After experiencing tiredness for a year and night sweats, I went to see the GP. My GP did an initial blood test and then followed up with a further blood test to test more specifically as they saw some markers in white cell count that was a cause for concern. I was then referred to secondary care and went for more blood tests and a scan.
Once all the blood tests and the scans were completed, I was then given an appointment with a consultant who gave me the results and advised that I had CLL. He told me my condition did not currently warrant any treatment as my levels (while high) were not sufficiently high to warrant treatment as generally, it has a low success rate. This was quite hard to hear. Knowing that you have a condition that will not be treated until you reach the appropriate ‘magic’ number seems counter-intuitive. From everything I know, all other cancers (blood or otherwise), warrant some form of treatment but not CLL. Of course, logically I understood what I was being told but emotionally, it feels like you are in a dream. After being seen by the consultant, I was told that I was being referred to the care of my GP again and would need regular blood tests to monitor things. I have blood tests every 3 months, but I do not receive updates from my GP on how things are looking – I have to check my test results myself to see if there are any changes.
Life with CLL
When I first received my diagnosis, I carried on working but about a month after being told I had CLL, I was driving to work and just found myself crying. I had 3 months off work, partly to try and come to terms with everything but also to try and re-assess and think about what I wanted moving forward. I started taking anti-depressants during this time and this went some way to helping me deal with my emotions. I stopped taking anti-depressants in 2019. My work hours were not going to change, and I was so tired that I didn’t feel I could sustain this any longer. I had some savings so decided to resign and reassess what work/life should look like to deal with the tiredness. I did some volunteer work during this time which allowed me to be out walking and getting plenty of fresh air which helped me. I resumed working in 2017 but on a part-time basis which works well for me. I still struggle with tiredness.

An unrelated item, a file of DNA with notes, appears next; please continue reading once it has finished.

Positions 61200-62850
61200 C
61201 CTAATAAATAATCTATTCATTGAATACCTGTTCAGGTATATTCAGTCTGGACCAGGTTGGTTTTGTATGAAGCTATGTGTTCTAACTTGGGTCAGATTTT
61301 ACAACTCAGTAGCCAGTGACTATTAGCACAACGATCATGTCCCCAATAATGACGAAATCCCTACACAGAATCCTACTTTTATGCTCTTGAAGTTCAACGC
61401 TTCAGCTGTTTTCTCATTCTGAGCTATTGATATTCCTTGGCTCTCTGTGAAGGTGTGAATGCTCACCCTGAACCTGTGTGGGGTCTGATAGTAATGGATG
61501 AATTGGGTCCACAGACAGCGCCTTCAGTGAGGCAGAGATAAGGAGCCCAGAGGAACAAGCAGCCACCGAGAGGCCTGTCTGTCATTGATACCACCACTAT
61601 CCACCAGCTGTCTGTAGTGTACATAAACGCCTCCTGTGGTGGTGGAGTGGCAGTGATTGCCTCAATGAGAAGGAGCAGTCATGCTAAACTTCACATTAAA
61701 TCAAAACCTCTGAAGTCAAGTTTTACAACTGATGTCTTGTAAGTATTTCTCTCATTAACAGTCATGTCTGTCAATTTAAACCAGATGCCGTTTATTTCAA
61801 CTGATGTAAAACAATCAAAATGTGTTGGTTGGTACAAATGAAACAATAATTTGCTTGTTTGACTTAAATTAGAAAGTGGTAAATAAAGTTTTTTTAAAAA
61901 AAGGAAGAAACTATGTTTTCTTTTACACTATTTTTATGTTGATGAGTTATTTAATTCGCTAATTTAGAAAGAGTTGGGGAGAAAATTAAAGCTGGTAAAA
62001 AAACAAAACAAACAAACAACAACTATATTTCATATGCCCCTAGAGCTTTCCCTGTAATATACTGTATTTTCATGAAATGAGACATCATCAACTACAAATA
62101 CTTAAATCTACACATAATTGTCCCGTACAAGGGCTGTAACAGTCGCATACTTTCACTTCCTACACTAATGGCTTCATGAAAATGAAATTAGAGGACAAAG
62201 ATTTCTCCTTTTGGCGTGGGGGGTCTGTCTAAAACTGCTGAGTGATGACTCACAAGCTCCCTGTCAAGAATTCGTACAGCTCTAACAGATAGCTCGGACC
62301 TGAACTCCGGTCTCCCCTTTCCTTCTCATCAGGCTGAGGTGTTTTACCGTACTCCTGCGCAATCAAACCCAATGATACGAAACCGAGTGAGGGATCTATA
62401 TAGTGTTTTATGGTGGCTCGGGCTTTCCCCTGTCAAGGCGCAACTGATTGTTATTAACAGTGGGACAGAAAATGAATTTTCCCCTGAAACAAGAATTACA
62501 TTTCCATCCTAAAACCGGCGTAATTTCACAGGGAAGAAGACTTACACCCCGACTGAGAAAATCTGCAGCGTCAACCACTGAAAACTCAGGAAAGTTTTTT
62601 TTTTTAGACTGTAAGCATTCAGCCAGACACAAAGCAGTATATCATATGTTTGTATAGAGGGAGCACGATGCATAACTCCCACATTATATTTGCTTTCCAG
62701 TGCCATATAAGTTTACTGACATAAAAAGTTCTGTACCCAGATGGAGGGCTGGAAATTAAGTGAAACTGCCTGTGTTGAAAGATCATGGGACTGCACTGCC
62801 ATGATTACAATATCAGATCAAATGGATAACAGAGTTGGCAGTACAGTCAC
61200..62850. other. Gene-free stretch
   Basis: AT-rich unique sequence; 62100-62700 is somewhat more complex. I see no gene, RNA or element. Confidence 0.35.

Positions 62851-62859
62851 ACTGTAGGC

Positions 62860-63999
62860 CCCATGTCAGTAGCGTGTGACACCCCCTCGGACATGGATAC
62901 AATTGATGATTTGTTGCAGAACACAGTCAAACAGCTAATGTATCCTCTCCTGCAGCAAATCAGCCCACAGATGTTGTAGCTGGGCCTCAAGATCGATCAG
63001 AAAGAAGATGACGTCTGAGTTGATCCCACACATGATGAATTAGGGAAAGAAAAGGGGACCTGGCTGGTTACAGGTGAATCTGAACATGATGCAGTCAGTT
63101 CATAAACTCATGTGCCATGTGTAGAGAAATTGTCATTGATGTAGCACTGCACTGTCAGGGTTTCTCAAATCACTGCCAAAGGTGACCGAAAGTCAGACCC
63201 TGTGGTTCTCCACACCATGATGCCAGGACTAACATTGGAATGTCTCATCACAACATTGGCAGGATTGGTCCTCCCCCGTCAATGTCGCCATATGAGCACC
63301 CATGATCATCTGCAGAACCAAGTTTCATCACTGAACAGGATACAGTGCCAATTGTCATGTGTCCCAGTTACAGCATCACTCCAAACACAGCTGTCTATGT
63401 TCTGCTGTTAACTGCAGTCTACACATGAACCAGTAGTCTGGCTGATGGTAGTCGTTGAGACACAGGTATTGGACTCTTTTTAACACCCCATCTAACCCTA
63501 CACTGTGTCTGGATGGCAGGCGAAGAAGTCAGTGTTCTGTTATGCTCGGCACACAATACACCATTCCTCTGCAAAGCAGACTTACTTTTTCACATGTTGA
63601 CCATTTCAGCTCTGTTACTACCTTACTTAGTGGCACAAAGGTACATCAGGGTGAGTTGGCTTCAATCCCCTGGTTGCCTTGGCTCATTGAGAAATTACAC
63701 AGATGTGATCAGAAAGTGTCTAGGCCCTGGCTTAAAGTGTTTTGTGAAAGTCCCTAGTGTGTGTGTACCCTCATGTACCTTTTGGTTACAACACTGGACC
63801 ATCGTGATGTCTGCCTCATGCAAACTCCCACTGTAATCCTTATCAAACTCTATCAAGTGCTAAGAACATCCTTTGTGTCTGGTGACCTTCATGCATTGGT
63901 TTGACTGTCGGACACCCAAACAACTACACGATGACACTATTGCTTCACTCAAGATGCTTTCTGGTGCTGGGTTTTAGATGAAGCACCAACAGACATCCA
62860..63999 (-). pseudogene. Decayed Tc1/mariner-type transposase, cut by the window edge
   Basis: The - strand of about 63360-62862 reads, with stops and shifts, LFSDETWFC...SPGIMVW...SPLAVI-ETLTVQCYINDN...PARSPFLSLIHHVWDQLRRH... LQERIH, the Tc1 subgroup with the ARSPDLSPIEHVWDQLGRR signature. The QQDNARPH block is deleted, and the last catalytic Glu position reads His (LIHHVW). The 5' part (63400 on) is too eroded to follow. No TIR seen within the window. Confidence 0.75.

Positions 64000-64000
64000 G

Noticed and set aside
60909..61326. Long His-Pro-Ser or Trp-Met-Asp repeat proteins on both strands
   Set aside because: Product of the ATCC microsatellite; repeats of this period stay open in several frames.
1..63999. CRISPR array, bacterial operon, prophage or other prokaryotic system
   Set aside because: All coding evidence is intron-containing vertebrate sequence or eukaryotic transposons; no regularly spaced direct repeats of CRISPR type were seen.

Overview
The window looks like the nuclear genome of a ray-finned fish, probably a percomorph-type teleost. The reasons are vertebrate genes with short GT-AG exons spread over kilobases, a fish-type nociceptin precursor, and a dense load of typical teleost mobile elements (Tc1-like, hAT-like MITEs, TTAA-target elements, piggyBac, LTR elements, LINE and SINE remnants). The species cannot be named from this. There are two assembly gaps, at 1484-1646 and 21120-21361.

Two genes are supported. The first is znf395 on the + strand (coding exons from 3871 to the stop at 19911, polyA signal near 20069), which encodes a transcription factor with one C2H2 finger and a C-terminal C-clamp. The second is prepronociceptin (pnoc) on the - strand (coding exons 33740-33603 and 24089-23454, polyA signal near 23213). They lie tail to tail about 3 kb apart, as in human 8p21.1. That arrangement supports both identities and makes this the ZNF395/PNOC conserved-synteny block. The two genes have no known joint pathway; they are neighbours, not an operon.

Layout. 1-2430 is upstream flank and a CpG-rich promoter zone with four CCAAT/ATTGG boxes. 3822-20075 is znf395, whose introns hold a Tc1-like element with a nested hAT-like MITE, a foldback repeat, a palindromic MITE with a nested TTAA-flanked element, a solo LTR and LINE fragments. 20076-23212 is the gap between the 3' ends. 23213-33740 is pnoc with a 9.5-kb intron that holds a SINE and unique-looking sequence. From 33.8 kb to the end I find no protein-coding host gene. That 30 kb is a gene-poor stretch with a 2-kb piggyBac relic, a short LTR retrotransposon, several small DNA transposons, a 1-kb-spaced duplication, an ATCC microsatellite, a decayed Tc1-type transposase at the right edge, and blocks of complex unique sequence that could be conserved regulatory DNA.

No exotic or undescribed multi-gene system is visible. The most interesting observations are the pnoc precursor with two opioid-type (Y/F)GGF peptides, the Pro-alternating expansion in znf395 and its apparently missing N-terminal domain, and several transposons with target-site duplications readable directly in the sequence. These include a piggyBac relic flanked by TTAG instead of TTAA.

I don’t feel that I have had any support really from the healthcare system, primary or secondary care on Watch and Wait. It has really all been down to me to get information and to join groups that allow me to see the latest developments etc.,
It was difficult in the first year of the COVID-19 pandemic to get my 3 monthly blood tests but that has gone back to normal now. I work in primary care so have been able to work from home particularly during the stage when I was shielding. Overall, my experience as a Watch and Wait patient has not been significantly different over the past couple of years. It’s still down to me to book my blood tests and review the results. Whilst I stopped taking anti-depressants in 2019 because I felt that I was able to cope better, the last two years have been challenging and I’m about to discuss resuming a lower dose of anti-depressants with my GP as my mood fluctuates from day to day.
I think the Watch and Wait period needs to be improved so that patients are not left completely on their own to manage their symptoms, feelings, and ongoing care.
What Would I Change About Watch and Wait
Secondary care should be advising GPs on what to discuss with their patients if you are referred back into their care. Perhaps secondary care should communicate with patients on a yearly to 18-month basis to get up to date information as treatment options etc., are constantly changing. I also think that GPs could send out a short text message to patients in their care having regular blood tests with a short update on the results just so that as a patient you know that the results have been reviewed and there is no change to your current status.
I have found a lot of information useful, but I sometimes feel that CLL patients who have received treatment are more prominent in online discourse than those on Watch and Wait. Many of us may never need treatment which is great on the one hand but on the other is just an ongoing grind. More representation in the media from patients in my age group who are still on Watch and Wait and how they are dealing with everyday life would be great.